Messy House Messy Mind


How to Keep Your House and Mental Health in Order


Clutter in our house not only looks bad, but it also messes with our mental health. If you are prone to piling things up at your home, it actually means you keep living in the past, not in the present. You are procrastinating not just the tidying up, but also the things which are actually important to you. Just think about all the new things you are blocking out from your life and all the anxiety clutter causes. So, it’s high time you did something about it!

Set up a system

If you have set your mind on freeing up your space, the first thing you need to do is get large trash bags or boxes. Once you’ve started with getting rid of the clutter, set your alarm to 30 to 60 minutes, so that you know when to take a break– working in concentrated bursts is proved to be very effective, as making too many decisions at once can exhaust you too fast.

Next step – have a couple of categories to put your stuff in, including:

Stuff for keeping – these are things that you actually use or that make you cheerful.


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Stuff for selling – it’s smart to check prices on eBay or Craigslist – maybe you have something worth selling. You could also have a yard sale, but if you don’t feel like it, then move the rest of this stuff to the next category.

Stuff for giving away – there are always things that somebody else would put into a better use or that you can donate to a charity.

Trash – these things can’t be of any use to anybody, so throw¬† them away and recycle everything you can.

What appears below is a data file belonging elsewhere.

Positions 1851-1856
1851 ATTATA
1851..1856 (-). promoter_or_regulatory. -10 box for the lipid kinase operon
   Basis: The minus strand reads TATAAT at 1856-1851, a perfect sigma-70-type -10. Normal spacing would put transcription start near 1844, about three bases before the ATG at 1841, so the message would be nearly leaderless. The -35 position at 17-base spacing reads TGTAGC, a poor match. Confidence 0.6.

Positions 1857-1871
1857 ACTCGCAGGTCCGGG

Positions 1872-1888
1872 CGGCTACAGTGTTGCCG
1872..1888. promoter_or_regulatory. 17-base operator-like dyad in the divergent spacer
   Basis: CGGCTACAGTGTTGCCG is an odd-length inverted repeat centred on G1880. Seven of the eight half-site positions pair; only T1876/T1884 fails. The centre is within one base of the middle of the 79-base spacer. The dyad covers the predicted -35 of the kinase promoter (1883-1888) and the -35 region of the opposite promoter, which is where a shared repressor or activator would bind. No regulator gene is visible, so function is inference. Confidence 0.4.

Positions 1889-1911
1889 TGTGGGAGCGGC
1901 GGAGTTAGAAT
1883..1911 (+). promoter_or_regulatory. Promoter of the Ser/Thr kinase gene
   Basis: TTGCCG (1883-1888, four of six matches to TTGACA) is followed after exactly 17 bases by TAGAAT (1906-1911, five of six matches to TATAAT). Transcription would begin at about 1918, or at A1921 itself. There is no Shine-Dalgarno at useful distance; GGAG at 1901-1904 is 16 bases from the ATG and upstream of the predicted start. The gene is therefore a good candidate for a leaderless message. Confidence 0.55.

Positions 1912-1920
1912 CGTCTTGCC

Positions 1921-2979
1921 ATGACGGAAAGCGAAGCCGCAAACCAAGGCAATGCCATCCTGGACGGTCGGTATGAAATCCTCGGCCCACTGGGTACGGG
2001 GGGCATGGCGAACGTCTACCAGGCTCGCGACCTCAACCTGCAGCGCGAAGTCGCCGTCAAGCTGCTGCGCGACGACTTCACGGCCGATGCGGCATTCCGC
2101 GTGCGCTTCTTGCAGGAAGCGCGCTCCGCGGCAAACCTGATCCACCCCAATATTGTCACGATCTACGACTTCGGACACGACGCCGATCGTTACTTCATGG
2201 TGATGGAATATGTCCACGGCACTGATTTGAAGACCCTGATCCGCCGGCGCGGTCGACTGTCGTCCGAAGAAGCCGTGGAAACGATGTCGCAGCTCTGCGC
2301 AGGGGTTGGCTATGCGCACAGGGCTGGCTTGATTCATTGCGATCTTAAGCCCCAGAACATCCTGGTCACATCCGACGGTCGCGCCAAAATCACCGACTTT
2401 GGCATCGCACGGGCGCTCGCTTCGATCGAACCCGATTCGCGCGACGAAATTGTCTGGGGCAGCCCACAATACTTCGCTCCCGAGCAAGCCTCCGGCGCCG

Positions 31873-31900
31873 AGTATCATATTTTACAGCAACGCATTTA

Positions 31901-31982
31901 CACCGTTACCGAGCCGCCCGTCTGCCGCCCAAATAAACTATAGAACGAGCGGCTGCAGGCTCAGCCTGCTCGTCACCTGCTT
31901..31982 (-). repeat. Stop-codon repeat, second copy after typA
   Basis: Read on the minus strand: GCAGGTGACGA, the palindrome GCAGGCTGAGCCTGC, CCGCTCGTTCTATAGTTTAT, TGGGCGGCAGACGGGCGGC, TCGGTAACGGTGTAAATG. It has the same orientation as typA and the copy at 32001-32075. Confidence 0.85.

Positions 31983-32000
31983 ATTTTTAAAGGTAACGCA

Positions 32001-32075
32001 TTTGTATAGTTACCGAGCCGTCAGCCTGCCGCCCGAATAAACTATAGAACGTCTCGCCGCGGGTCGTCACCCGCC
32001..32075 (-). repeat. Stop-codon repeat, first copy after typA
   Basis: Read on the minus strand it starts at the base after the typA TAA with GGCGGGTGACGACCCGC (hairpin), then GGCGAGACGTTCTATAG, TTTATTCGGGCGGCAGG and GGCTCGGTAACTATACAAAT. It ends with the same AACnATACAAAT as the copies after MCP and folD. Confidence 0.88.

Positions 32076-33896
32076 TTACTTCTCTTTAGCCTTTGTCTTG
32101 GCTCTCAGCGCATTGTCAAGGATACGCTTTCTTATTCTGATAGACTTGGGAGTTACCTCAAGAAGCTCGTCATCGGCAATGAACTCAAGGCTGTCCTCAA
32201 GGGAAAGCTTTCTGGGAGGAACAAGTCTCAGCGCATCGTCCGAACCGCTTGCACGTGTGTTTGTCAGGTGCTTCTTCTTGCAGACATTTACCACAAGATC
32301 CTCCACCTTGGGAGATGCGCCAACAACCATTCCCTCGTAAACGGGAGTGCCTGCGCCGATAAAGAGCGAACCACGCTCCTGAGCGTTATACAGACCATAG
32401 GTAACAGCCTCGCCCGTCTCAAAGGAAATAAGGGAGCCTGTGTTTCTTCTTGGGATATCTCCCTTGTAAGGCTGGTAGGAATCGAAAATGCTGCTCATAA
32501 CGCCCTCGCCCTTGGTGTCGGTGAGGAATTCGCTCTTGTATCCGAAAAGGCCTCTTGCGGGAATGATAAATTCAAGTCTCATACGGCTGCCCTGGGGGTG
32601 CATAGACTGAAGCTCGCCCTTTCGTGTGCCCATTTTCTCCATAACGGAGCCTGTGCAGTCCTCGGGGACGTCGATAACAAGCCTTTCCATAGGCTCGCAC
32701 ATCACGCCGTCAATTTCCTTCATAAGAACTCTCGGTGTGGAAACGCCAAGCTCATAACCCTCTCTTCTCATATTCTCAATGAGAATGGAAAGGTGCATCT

Undecided – sometimes you just don’t know what to do with some items, so it’s better to box them up and have another look in six months.

You’ll notice how decluttering feels good because being surrounded with less stuff makes it easier for our brain to function, as it doesn’t have to work too hard – you’ll feel the energy coming over you.

Useful tips

When deciding how to sort a certain item, there are some questions you can ask yourself to make the decision more easily.

The first one is – if an item got lost or destroyed, would you spend money to buy another one?

Next question is – is there anybody that would have a better use of this item that I use rarely or never?

Would this be appreciated by a homeless person?

If I won’t re-read this book, could I donate it to a library?


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The important part is to be merciless – decluttering has to be thoroughly done: clean up your home completely, and if there are some things that can’t be thrown away, and you still don’t want them inside your home right now, you can always opt for house removalsto put away these things in storage, like most Australians do today.

Another tip is to change your mindset – start feeling grateful that you have so many things that you can give away and help another person or cheer them up. Let yourself feel gratitude, not fear or annoyance while getting rid of so much stuff.

Later on, you’ll feel the need to take care of some more important aspects of your life, for example, many people stop bad habits¬†or lose weight afterward, while some end toxic relationships or find a better job.


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The point is to show yourself you can make an impact on an aspect of your life, which actually motivates you to improve other areas. Decluttering your home will put your mind at ease, which puts you in an excellent mindset to take action and improve your quality of life.

By Jessie Hogarth

Jessie is a passionate blogger and home and office designer. She loves writing about tips and tricks that make every home a better place, inside and outside. Besides this, she loves sports, outdoor activities and spending time with her close ones.


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